With Joe Lhota and Bill de Blasio squaring off in their first of three debates tonight, there are a few things to watch for (beyond, of course, our live post-debate analysis at 8 p.m.):
• What will Joe Lhota try to do to close the massive gap in the polls? Labeling de Blasio a Sandinista-lover won't cut it. (Most people don't even know who the Sandinistas are.) Charter schools have been a big issue with Lhota lately and while that might help him with some parents, he'll probably need something bigger for all New Yorkers to take notice of his candidacy.
• Will Bill de Blasio tack to the center? He successfully out-liberaled his opponents in the Democratic primary so it will be interesting to see if he still talks about taxing the rich and ripping Mayor Bloomberg's legacy with a far-more-moderate electorate looming three weeks away.
• How will crime – or the lack of it – be addressed? The city just experienced an entire week without a murder. (Compared that to more than five a day in 1990). Which candidate can make the best case to continue that streak of safety? While stop-and-frisk is unpopular with primary voters, it's much more of a mixed bag with all voters in the city.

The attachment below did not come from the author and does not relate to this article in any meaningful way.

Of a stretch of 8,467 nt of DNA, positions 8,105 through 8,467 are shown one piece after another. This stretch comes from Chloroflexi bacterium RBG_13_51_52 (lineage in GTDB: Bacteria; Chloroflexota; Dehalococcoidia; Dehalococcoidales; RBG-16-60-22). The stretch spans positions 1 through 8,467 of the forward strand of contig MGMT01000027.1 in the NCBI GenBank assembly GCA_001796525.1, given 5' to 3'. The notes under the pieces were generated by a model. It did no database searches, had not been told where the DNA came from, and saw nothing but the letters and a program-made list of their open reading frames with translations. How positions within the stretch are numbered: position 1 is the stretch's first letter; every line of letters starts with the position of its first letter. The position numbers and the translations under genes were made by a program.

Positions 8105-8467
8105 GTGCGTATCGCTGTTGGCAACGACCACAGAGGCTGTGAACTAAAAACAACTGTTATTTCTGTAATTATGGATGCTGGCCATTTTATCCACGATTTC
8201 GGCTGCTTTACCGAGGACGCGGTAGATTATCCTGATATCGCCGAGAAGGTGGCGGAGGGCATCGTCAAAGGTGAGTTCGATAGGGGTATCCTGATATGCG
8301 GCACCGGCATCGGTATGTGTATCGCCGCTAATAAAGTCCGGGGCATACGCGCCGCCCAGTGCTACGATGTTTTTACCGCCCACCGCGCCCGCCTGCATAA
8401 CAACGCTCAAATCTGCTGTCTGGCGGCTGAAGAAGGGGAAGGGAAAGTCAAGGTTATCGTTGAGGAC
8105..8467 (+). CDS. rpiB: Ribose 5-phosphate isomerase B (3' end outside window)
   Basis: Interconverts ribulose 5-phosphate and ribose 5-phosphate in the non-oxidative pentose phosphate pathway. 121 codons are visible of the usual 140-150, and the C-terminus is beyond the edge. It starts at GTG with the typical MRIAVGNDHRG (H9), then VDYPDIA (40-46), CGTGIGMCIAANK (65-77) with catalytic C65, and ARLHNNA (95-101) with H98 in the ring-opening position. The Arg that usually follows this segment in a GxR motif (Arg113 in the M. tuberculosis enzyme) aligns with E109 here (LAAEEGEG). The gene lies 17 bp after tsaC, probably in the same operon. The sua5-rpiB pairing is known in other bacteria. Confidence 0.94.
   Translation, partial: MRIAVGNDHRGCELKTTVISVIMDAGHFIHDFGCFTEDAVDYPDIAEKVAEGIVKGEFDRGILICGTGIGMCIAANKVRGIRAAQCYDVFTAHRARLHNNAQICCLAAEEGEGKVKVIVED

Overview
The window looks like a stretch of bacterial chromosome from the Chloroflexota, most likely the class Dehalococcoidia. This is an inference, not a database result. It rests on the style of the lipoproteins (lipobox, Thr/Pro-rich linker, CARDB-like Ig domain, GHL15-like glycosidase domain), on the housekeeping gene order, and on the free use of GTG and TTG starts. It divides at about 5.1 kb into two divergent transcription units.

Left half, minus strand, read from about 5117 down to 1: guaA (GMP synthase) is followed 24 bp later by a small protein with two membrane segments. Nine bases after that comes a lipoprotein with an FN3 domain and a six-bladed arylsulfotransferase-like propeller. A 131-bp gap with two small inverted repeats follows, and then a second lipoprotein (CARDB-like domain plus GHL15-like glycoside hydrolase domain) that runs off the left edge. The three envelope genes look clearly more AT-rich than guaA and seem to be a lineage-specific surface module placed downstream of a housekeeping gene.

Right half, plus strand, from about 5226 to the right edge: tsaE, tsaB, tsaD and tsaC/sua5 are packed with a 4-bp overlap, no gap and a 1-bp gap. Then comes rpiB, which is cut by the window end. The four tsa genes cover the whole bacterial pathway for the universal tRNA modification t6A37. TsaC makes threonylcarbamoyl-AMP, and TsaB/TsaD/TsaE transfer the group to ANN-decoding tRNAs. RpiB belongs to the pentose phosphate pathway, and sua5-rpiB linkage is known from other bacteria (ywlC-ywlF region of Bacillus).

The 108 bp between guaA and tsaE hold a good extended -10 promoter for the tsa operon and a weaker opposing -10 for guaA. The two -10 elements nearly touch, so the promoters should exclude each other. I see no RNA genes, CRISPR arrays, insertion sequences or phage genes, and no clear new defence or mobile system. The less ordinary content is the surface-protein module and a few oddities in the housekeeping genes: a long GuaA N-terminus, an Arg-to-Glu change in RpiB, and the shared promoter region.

• How will Lhota duck the GOP? With Republicans in Congress about as popular at those rogue motorcyclists on the West Side Highway, the Republican candidate for mayor will very likely be telling voters NOT to look for the party label. Meanwhile, expect de Blasio repeatedly to say "my Republican opponent."
• Look out for a debate surprise. Lhota will throw everything but the kitchen sink at de Blasio so somewhere in that sink may be a new line of attack. Knowing it's smart politics never to rest, de Blasio could open up with a new attack on his own in an effort to distract Lhota and throw him off his game.
• How nasty will this get? While de Blasio seemed to relish slashing away at Christine Quinn in the primary debates, he doesn't seem to have the same level of animosity toward Lhota. (And how much of a hatchet man do you need to be with a 40-point lead in the polls)? Lhota has ripped away at de Blasio over the last several weeks but how will he act when his opponent is just several feet away?
It should be an interesting hour in a campaign that deserves some much-needed energy. And first debates -- like impressions -- are often the most important.